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London, SW8 5PZ
United Kingdom

+44 7940 506551

Kashfi Halford is a film maker, camerawoman, photographer and Drone/UAV pilot. Clients include the BBC, Al Jazeera, The Guardian and the Times.

Jumping with the Turkana tribe whilst filming for Oxfam

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Jumping with the Turkana tribe whilst filming for Oxfam

Kashfi Halford

Diary excerpts from an Oxfam filming trip to the Turkana district in Kenya

2nd October 2013

Up in North West Kenya in the Turkana district, it's a bit like African cowboy country, hot, dusty and apparently lots of cattle rustling between the tribes. The 'Shepherds' all carry guns!
The women here wear beautiful beads in stacks up to their chin, with beautiful wraps of almost tartan description, the men wear funny little beanie type hats with feathers and also a colorful wrap and carry a long stick and a round wooden knife tool. I assume different patterns/colours are for different tribes.
We head North today to see some projects that Oxfam are supporting

4th October 2013

They told us that when we went to the remote parts of Turkana, the women may sing to us to show that they are happy to see us. Today they sang and danced towards us, as you can see in the video, they came closer and closer and then I switched off the camera to be with them. Then they started jumping at all different times and our fixer Joseph said if you want to jump you should jump with them, it was slightly intimidating at first, but after getting over my initial English stiffness, I started jumping too and they went wild with laughter and jumping, and then the men gathered round laughing, it was such a wonderful experience, an overpowering feeling. I guess that's what they call jumping for joy :)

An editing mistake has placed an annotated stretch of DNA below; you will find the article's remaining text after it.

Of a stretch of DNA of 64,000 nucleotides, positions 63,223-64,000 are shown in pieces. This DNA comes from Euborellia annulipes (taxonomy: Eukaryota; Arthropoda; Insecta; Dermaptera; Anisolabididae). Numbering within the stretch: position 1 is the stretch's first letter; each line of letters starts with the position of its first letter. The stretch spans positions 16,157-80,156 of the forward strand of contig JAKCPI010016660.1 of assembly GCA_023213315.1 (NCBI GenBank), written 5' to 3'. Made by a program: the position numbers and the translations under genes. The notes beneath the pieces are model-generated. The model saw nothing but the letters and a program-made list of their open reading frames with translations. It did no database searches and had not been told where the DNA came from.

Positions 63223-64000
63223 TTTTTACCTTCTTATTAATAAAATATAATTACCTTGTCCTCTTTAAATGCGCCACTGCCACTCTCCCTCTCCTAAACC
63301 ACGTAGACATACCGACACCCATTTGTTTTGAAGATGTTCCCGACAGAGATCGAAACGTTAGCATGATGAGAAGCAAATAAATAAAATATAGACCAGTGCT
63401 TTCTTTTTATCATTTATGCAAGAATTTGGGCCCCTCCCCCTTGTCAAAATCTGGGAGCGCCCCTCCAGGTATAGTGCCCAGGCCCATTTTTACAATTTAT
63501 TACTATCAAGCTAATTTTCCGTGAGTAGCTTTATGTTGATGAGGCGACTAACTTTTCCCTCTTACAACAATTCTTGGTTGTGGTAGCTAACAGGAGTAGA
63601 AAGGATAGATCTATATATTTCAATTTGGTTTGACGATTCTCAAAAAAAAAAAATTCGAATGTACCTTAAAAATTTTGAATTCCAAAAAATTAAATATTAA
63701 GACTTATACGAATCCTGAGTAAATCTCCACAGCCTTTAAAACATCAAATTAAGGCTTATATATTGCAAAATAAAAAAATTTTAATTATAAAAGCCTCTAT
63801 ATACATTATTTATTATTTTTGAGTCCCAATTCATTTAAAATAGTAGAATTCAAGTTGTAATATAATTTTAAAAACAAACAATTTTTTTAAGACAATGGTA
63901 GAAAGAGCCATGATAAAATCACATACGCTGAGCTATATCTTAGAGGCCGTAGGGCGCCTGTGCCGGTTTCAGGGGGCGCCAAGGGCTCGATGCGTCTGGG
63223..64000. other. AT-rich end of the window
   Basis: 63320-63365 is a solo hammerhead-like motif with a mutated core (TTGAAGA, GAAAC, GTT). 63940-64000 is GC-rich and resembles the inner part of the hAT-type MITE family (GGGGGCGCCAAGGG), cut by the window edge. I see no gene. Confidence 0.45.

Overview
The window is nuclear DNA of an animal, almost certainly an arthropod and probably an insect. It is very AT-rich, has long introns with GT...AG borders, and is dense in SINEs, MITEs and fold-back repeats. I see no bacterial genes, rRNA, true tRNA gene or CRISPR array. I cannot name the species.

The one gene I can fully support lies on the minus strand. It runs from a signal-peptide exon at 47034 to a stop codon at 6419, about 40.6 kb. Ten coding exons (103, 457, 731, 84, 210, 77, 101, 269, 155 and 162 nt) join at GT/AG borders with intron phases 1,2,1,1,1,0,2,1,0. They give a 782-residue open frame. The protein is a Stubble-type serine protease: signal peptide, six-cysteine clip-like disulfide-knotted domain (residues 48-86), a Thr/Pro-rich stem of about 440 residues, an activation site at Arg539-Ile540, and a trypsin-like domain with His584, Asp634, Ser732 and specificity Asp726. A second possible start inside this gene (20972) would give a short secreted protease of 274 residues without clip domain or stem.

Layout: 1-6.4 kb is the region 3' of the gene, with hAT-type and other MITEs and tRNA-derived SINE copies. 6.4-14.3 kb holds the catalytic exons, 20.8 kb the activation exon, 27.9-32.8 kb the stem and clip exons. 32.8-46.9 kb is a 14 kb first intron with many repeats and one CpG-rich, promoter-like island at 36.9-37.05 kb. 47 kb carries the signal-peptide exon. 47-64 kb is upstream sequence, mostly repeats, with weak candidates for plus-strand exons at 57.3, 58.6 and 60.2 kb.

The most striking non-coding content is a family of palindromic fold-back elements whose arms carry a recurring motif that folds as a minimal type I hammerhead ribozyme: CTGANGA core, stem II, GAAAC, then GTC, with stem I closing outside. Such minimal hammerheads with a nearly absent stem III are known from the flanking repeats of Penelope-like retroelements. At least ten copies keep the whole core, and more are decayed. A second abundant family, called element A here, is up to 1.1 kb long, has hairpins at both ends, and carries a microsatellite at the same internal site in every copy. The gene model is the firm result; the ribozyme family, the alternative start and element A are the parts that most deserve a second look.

6th October 2013

Went to the elephant orphanage today in Nairobi, a lot were orphaned quite young (most under 6 months) from their mothers being poached for their ivory  Elephants never forget they are one of the most intelligent animals so you can imagine the trauma these little guys have suffered. Almost cried when the 3 little ones came out (in the first photo) as they are only 5 weeks old and looked a bit traumatised and frightened, they kept so close to their keepers, who I guess are like their surrogate mothers. The keepers have to sleep in their stable with them and feed them every 3 hours. The other bigger ones are about a year and a half but they still need mothers milk until they are 2 years old. Dame Daphne Sheldrick came up with a formulae to feed baby elephants, because obviously you can't milk a wild elephant to give to orphan baby elephants! The older ones were more playful and seemed quite happy eating and playing in the mud together.
I adopted a baby elephant today as a birthday present for my 9yr old niece it's only $50 a year and it helps keep the orphanage running, it costs $900 per month for each baby elephant! If you are interested in adopting go to: 
                                                             www.sheldrickwildlifetrust.org 
and adopt one of these beautiful intelligent babies, they live until they are 70yrs old!